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Medics' strike gets worse as KNH consultants down tools

Thursday December 8 2016

KMPDU Secretary-General Ouma Oluga (right),

KMPDU Secretary-General Ouma Oluga (right), Chairman Samwel Oroko (centre) and Nairobi branch Secretary-General Thuranira Kaugiria. Dr Oluga and Dr Oroko are among those jailed. FILE PHOTO | NATION MEDIA GROUP 

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Specialist doctors who had been offering services at Kenyatta National Hospital and University of Nairobi Medical School lecturers have joined the strike as the doctors’ union continues to defy calls to return to work.

The 290 practitioners, usually referred to as consultants, on Thursday suspended the emergency services they were offering at KNH as the national job boycott entered its fourth day.

The Kenya Medical Practitioners, Pharmacists and Dentists’ Union (KMPPDU) also threatened to shut down private and mission hospitals, which are still operating.


But Dr Abdi Mohammed, chairman of the Kenya Association of Private Hospitals, told that their hospitals may not close, but privately run clinics would close just for a day on December 13, when the union will appear in court.

Speaking to journalists at the KNH grounds, KMPPDU Secretary-General Ouma Oluga said striking doctors were ready to resign since they were aware that the government was plotting to axe them.

“We are not interested in the return to work formula”, Dr Oluga said, adding that “the only thing that will get us back to work will be the implemented [collective bargaining agreement] and the three years arrears”

Doctors are demanding, among many other things, a nearly 130 per cent salary raise for the lowest-cadre members, from a maximum of Sh149,880 to Sh342,770.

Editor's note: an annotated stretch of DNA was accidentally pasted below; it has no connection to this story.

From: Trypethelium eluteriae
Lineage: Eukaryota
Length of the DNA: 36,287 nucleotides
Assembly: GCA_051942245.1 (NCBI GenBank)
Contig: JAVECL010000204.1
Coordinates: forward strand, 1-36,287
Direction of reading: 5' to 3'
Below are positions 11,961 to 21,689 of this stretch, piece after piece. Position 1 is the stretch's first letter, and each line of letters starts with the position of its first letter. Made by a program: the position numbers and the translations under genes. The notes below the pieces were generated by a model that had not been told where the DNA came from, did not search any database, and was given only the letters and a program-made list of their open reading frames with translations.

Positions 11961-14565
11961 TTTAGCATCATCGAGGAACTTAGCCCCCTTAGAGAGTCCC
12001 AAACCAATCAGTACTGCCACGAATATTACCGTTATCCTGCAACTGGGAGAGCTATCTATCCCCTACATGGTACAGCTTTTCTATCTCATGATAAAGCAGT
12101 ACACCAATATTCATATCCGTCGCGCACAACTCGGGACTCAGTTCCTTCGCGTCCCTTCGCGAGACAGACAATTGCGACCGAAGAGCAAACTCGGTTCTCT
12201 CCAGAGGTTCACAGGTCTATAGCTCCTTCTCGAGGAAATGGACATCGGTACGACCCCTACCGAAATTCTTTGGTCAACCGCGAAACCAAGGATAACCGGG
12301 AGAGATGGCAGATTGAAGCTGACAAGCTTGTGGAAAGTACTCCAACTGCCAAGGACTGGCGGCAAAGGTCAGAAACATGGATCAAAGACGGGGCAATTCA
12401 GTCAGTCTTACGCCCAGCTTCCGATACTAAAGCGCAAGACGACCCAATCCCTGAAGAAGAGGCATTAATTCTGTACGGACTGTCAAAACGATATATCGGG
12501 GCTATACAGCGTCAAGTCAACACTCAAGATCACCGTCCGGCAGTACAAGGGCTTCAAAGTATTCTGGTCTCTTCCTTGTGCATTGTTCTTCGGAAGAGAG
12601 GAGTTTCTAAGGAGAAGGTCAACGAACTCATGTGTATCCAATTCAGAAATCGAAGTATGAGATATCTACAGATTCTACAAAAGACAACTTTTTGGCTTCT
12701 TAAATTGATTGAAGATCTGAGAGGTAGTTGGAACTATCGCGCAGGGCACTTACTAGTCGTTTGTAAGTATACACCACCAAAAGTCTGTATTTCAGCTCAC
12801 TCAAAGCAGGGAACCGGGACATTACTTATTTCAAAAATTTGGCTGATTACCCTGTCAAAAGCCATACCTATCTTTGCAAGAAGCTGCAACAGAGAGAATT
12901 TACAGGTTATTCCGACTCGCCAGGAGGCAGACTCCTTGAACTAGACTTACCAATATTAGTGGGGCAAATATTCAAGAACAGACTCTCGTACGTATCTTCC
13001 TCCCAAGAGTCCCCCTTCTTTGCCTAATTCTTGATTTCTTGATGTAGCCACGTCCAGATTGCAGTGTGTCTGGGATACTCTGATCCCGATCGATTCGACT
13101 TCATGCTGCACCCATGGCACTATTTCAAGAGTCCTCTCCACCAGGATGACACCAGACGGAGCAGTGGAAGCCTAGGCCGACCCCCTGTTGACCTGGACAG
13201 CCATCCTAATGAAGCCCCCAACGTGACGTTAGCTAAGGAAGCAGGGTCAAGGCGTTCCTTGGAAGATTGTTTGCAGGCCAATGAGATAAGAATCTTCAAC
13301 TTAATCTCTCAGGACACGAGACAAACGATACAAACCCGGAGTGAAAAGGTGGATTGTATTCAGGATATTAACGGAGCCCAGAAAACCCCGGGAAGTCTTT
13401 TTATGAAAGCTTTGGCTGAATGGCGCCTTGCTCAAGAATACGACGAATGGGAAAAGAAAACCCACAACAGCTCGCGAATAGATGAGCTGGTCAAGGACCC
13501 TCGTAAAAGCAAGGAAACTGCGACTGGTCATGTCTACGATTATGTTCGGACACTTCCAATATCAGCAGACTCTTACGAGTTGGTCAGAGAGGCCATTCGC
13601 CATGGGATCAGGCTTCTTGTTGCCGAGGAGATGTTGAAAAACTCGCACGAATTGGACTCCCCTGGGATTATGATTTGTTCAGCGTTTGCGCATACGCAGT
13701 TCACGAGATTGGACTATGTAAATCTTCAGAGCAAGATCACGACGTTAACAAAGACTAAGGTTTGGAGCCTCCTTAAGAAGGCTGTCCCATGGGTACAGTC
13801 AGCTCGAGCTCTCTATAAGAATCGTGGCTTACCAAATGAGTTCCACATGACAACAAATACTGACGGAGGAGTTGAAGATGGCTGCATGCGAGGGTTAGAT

For the highest job cadre — Group T — the union wants an increase from a maximum of Sh538,980 to Sh946,000, which is a 75 percent rise.

The doctors dismissed the arrest warrants issued on Wednesday by Labour Court Judge Hellen Wasilwa, saying they had neither seen the orders nor the arrest warrants.

Dr Oluga accused the government of being inhumane and trying to divert public attention and said the strike will only end after the 2013 collective bargaining agreement is implemented.


He acknowledged that the strike has caused great distress among the public but insisted that it represents “a greater cause and the demand for a change in healthcare”.

Meanwhile, the Union of Kenya Civil Servants has given the government a 24-hour ultimatum to resolve the health crisis or it would issue a strike notice on December 12.

The union's Secretary-General Tom Odege on Thursday said civil servants working in health could not continue offering their services because the environment is not conducive.

The union has 70,000 members, among them nurses and doctors.


Mr Odege called on the government and the KMPPDU to drop their hard-line positions and reach a consensus so as to end the stalemate as soon as possible.

"There is no way civil servants will continue to work when some of its members cannot work because of [an] unconducive environment," he said.

The government, he said, should provide employment opportunities to workers in refugee camps once they are closed next year.